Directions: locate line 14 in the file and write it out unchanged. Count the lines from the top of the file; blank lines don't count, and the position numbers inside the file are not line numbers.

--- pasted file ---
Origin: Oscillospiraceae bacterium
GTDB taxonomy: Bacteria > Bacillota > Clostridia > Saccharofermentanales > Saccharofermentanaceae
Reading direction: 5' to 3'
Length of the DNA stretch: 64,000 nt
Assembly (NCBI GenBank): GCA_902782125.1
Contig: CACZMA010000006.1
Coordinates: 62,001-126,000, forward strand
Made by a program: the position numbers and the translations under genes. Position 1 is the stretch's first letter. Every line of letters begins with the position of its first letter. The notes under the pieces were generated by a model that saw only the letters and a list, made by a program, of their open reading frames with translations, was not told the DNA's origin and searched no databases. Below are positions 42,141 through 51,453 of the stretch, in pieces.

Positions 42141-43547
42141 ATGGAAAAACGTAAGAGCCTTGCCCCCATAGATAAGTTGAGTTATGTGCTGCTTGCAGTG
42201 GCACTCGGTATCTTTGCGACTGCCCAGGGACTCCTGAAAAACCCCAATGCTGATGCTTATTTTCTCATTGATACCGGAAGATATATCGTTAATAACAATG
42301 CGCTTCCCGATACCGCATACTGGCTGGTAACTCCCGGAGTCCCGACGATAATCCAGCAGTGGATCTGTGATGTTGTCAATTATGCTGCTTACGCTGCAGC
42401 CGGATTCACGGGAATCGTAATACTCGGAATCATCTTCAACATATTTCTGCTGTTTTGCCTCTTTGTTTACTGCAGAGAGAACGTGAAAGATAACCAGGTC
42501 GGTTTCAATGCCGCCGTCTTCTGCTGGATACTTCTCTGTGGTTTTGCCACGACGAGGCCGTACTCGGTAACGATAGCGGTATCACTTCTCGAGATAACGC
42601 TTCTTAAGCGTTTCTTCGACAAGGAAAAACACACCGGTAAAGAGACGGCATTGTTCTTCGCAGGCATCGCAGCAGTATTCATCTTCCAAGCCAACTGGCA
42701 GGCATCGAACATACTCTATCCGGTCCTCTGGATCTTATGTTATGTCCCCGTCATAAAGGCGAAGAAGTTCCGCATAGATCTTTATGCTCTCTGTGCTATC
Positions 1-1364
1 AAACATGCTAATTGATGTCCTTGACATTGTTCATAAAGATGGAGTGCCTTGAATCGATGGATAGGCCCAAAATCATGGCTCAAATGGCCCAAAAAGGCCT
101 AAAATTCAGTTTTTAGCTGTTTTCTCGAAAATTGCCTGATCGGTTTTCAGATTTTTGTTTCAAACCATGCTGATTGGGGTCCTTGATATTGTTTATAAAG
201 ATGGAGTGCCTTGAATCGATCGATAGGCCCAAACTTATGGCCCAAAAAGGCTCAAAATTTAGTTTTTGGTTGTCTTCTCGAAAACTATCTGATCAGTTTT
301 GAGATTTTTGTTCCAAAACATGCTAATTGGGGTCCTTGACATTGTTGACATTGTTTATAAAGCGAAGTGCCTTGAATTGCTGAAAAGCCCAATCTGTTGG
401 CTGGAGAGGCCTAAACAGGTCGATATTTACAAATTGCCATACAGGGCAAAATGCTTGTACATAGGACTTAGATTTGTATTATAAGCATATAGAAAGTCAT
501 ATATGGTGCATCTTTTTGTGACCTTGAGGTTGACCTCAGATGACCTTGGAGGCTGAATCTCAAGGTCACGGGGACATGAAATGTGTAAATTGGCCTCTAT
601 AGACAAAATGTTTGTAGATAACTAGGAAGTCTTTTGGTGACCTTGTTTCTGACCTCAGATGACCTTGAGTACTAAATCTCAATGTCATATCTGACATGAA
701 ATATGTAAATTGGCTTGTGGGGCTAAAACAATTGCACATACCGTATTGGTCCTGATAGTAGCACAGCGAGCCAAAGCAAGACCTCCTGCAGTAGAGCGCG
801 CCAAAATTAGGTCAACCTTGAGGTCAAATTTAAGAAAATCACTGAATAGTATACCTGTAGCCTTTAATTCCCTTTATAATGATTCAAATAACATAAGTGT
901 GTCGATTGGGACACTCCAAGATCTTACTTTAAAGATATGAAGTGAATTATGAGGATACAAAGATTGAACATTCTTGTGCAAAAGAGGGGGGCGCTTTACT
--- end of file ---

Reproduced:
42501 GGTTTCAATGCCGCCGTCTTCTGCTGGATACTTCTCTGTGGTTTTGCCACGACGAGGCCGTACTCGGTAACGATAGCGGTATCACTTCTCGAGATAACGC